The regional economy expanded at a modest pace. The labor market remained tight, though hiring activity was subdued and wages grew modestly. Manufacturing activity picked up. Loan demand grew, though financial sector contacts more broadly reported weakening activity. Both input prices and selling prices continued to rise modestly.
On balance, business activity slowed to a slight pace of growth during the current Beige Book period. Labor markets remained tight throughout the District—slowing employment growth and raising wage pressure. Still, price increases remained modest. Most firms expressed cautious optimism.
The Fourth District economy continued to expand at a modest pace as a result of continuing strength in some key sectors and waning headwinds from manufacturing and freight. Retailers reported better-than-expected holiday sales amid tight labor markets, modest wage gains, and improved consumer confidence. Meanwhile, selling prices advanced at a steady, modest rate.
On balance, the Fifth District economy grew moderately. Retail, travel, and tourism picked up. Home sales and commercial real estate leasing and construction remained strong. However, manufacturing slowed slightly as tariff and other trade policy uncertainties continued. Labor markets were strong and wages rose moderately. Price growth remained moderate, overall.
Economic conditions improved modestly. Labor market tightness continued, and wage pressures increased for some positions. Non-labor input costs rose, in line with expectations. Retail sales and tourism activity were strong. Residential real estate conditions improved, and commercial real estate activity remained positive. Manufacturing activity slowed during the reporting period.
Economic activity increased modestly. Consumer spending increased modestly, while business spending and construction and real estate activity increased slightly. Manufacturing and employment were little changed. Wages and prices rose slightly and financial conditions improved modestly. The prospects of a trade deal with China boosted farmers’ outlooks.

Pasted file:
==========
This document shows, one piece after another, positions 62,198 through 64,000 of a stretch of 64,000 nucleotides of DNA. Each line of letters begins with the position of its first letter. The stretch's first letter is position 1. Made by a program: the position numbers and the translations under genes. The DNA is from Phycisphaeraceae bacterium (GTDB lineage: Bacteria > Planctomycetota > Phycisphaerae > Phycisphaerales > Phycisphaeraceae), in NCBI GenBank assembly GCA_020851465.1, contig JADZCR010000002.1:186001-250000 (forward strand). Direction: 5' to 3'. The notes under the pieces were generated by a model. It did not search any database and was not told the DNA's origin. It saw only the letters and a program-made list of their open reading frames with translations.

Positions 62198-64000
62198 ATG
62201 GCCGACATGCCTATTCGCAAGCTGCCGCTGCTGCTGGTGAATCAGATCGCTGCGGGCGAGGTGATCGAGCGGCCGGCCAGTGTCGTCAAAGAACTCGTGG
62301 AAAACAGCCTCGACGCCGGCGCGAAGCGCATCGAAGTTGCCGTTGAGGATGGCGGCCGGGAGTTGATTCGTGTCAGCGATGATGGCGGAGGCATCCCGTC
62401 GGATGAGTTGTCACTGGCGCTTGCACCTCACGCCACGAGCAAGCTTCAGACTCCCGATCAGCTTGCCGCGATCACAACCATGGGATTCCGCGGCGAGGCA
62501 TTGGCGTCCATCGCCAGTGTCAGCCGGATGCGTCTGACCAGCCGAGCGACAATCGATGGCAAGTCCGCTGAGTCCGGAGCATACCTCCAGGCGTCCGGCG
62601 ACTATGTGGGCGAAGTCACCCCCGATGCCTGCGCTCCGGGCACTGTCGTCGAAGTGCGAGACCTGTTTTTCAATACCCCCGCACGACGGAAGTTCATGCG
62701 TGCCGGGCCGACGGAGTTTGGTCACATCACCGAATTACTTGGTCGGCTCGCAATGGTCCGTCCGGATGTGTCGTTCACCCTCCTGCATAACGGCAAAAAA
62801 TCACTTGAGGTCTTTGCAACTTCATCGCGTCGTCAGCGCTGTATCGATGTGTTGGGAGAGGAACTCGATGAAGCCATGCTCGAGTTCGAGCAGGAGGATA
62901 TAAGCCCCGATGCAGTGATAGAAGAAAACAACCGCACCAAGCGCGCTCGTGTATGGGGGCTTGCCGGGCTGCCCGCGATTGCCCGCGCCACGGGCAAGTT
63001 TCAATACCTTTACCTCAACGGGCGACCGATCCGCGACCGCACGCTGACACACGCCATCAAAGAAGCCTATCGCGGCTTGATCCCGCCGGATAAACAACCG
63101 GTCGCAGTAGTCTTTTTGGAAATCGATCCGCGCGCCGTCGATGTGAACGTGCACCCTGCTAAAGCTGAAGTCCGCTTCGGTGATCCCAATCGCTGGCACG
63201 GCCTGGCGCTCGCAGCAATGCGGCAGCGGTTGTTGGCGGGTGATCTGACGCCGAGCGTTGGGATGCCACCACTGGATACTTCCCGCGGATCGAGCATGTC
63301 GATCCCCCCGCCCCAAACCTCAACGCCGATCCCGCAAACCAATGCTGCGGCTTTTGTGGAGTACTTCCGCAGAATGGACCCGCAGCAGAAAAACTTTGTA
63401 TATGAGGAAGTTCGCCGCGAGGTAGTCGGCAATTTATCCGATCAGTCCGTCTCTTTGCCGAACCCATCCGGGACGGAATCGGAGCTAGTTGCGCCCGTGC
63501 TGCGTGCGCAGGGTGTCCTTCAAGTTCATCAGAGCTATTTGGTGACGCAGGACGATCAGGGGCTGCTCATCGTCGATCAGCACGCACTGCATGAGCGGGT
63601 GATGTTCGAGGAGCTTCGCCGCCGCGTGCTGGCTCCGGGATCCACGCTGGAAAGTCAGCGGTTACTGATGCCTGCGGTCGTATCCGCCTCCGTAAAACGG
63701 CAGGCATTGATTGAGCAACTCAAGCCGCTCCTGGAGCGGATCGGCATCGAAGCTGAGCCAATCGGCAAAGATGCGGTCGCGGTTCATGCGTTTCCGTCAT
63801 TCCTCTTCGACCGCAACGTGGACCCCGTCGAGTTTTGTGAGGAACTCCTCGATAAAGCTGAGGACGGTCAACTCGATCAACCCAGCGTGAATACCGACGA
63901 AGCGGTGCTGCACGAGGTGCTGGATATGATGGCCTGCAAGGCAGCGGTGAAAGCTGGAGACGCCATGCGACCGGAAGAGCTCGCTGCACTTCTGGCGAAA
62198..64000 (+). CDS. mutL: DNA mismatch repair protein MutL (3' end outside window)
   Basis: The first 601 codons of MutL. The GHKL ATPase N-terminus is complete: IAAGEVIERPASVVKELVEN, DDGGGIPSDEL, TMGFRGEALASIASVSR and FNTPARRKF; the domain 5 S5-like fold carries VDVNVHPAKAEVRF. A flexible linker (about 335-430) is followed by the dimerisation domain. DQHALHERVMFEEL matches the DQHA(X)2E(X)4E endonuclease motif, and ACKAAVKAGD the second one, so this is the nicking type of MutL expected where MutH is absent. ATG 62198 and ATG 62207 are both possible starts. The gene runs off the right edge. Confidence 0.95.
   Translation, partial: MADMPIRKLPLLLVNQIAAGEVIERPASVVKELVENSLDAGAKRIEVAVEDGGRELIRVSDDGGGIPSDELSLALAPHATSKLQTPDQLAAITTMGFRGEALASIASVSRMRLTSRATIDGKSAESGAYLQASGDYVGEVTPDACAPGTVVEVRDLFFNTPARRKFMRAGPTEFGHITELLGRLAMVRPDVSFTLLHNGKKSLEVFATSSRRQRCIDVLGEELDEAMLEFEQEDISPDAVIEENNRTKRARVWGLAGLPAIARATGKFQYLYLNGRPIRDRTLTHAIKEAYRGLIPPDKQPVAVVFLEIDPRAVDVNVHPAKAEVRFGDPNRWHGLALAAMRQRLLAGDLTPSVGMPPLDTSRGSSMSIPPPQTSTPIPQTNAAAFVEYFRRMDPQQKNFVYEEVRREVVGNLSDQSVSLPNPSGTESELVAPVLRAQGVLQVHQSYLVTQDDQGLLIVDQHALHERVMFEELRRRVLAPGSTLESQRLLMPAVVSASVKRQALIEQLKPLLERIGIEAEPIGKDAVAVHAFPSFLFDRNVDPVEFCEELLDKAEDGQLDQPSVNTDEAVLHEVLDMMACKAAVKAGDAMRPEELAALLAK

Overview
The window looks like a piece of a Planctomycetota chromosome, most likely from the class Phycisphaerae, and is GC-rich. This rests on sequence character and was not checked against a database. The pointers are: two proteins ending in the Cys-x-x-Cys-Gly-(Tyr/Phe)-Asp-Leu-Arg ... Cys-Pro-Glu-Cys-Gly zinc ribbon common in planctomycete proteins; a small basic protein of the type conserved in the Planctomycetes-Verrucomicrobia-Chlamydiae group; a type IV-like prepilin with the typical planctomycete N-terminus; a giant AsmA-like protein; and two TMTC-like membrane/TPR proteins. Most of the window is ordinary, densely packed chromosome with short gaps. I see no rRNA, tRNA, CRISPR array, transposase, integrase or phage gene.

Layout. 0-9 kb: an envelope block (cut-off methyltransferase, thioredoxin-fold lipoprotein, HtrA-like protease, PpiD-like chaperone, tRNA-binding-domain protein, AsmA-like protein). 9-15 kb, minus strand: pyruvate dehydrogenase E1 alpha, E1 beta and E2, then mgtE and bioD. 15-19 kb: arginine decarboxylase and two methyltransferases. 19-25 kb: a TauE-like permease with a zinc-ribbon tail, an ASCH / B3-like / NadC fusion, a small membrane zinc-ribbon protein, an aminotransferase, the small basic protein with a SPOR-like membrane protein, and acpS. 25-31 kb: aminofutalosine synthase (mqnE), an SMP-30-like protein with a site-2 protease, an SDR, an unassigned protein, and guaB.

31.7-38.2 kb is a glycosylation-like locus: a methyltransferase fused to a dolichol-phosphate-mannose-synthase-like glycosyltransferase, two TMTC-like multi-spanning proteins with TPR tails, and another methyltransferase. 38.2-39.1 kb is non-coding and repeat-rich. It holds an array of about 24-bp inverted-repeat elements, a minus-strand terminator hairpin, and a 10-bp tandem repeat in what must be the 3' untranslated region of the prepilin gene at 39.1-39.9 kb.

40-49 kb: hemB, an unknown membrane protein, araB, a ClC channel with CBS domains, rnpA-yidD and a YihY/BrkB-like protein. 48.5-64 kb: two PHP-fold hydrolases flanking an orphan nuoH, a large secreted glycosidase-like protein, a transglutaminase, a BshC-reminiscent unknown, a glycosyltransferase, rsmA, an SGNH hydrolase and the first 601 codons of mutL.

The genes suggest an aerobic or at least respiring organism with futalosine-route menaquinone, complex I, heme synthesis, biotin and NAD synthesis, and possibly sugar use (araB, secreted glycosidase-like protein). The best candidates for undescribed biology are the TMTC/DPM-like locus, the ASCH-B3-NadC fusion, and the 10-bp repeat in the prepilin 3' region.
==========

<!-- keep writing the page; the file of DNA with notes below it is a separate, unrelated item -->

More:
Reports from contacts indicate that economic conditions have slightly improved since our previous report. St. Louis region general retailers had mixed accounts of holiday sales. Area tourism and hospitality contacts generally cited that business activity met expectations over the holiday season.
Ninth District economic activity grew at a modest pace. Employment was mixed across states in the region. Consumer spending rose, with initial reports on holiday sales coming in positive. Manufacturing activity was flat overall, as slower recent activity contrasted with optimistic expectations for 2020. Commercial and residential construction grew modestly. Oil and gas drilling activity held steady.
District economic activity edged up in late November and December, driven by robust retail spending during the holiday season and stronger sales in the professional and high-tech services and wholesale trade sectors. In contrast, manufacturing activity and sales in the transportation sector continued to decline. Economic activity in the energy and agriculture sectors also remained weak.
Economic activity expanded solidly, with growth increasing in most sectors. Home sales continued to rise while energy activity remained weak. Hiring continued at a steady pace. Selling prices were largely flat, even as input prices rose. Outlooks generally improved, with reduced trade uncertainty boosting optimism.
Economic activity in the Twelfth District expanded at a modest pace. The labor market remained tight, and wages increased further. Price inflation was up slightly. Sales of retail goods increased moderately, and consumer and business services activity was up modestly. Commerce in the manufacturing sector was stable, and activity in the agriculture sector was mixed. The residential real estate market expanded strongly, while commercial real estate activity softened a bit. Lending grew steadily.
Source: BOARD OF GOVERNORS of the FEDERAL RESERVE SYSTEM